Media Matters attempts to defend accuracy of NICS system

Media Matters cites the Violence Policy Center for evidence that the NICS system doesn't have a high false positive rate. Media Matters was responding to a post on my website that had responded to their earlier inaccurate attack on me. The Obama administration report on how well the government background checks work is available here: http://www.ncjrs.gov/pdffiles1/bjs/231052.pdf. Media Matters cites the VPC this way:

M. Kristen Rand, Legislative Director for the Violence Policy Center explains further:

RAND: The act of trying to buy a gun when you are in a prohibited category is not a crime per se. The bottom line is that when Lott says "The 78,906 initial denials resulted in only 147 cases involving banned individuals trying to purchase guns," he is not accurately describing the category.

The 78,906 represents the universe of denials evaluated for referral for potential prosecution. Of those, 5,573 were referred to ATF field divisions for further review. Ultimately, the field offices referred 147 cases to prosecutors. This has absolutely nothing to do with whether the NICS accurately identified the 1 percent of people denied for being in a prohibited category, e.g. the system identifies that a buyer has a felony record and the transfer is denied. That person is a "banned individuals trying to purchase guns," as Lott describes it. The fact that that person is not later singled out for prosecution is irrelevant to the fact that he is in fact a prohibited purchaser.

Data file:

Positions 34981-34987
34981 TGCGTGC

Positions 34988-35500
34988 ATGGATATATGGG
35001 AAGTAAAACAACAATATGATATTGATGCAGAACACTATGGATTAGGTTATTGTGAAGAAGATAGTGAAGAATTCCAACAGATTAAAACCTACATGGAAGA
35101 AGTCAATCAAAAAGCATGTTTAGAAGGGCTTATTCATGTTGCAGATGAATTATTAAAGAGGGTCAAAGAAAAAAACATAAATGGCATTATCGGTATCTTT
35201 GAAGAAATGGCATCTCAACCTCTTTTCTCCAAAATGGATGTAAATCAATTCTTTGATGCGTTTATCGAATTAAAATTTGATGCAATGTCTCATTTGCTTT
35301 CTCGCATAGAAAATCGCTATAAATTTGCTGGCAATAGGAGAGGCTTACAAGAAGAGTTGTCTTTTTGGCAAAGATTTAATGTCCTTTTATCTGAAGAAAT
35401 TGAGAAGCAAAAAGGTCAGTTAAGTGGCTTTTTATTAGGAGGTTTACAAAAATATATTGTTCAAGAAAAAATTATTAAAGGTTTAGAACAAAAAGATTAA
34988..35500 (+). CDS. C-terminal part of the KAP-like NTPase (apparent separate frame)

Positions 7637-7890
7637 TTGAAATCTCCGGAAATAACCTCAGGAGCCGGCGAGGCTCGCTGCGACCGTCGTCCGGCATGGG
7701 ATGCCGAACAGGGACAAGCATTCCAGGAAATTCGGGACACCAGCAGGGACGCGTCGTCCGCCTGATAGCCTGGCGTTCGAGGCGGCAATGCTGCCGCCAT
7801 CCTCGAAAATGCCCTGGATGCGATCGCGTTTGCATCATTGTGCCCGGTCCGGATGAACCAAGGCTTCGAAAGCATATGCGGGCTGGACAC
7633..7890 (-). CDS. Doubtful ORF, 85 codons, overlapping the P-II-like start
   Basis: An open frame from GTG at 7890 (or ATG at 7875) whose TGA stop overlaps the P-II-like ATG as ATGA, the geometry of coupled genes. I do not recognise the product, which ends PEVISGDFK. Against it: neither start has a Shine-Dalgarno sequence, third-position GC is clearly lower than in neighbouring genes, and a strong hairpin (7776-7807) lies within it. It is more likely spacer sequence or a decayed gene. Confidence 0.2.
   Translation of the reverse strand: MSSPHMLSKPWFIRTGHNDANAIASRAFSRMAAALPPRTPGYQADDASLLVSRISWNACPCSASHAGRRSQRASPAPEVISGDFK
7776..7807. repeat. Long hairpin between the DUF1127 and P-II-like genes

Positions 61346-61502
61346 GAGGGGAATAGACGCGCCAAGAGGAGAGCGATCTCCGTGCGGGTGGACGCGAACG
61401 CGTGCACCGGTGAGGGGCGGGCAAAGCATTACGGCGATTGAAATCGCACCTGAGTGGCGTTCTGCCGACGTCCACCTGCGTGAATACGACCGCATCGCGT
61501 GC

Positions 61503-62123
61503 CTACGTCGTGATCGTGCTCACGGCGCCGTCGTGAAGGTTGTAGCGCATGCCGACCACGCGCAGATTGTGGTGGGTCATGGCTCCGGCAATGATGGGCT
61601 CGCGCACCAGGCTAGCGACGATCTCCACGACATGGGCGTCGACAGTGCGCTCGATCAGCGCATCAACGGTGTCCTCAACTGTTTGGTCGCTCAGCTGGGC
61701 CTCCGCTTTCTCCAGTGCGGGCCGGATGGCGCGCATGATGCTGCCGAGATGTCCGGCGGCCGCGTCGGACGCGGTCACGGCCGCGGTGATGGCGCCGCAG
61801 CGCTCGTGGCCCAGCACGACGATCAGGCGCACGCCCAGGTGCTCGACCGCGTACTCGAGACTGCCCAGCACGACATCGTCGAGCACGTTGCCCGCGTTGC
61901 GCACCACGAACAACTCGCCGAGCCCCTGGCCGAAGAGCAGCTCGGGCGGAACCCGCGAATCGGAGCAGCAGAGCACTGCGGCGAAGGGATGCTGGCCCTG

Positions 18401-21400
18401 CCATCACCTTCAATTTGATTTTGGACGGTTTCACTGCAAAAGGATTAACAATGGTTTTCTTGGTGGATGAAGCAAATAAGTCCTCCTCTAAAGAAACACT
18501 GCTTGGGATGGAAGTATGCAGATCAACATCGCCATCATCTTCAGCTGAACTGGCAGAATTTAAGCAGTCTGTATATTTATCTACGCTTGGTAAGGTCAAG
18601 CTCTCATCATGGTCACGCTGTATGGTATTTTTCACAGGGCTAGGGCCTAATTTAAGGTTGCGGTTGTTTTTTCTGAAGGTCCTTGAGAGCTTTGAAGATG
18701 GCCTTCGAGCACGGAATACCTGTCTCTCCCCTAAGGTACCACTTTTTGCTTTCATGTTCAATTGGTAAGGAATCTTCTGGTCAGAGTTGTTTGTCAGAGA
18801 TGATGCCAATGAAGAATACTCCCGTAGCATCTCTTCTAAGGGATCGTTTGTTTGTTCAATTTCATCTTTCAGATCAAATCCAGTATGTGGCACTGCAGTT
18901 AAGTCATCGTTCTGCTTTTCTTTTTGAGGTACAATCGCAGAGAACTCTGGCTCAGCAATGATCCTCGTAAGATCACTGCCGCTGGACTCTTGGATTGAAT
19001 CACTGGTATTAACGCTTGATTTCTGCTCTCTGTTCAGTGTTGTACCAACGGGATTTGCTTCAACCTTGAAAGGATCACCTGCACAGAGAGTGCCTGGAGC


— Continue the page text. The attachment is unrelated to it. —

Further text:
Take the 5,573 number. That implies a 93 percent false positive rate. However, the 5,573 cases involves no legal finding that a prohibited person actually tried to buy a gun, just that it was likely that it happened. While neither the VPC nor Media Matters might want to believe this, it is possible that the government made a mistake here. In 147 cases, the government believed that they had sufficient evidence to prosecute a prohibited individual. A 99.8+ percent false positive rate. Even here it is possible that the government has made a mistake on whether the person should have been prevented from buying a gun. In only 43 cases did the government have sufficient evidence to convince a jury that a prohibited person had tried to buy a gun that they knew they weren't allowed to obtain. A 99.95 percent false positive rate. Now I admit that some of the other cases may have involved guilty individuals who should have been stopped from getting a gun. If that rate is about twice as high, you will still get a 99.9 percent false positive rate. It also contains some individuals who may not have realized that they were prohibited from buying a gun, though that implies that someone forgot about prior felonies or covered misdemeanors that they had committed -- something that can happen, but presumably rarely do people forget about their criminal convictions. Juries are generally unsympathetic to people forgetting about their criminal convictions, and these should be easy cases for the government to prove, especially if they were to ever involve someone who actually posed a real safety threat.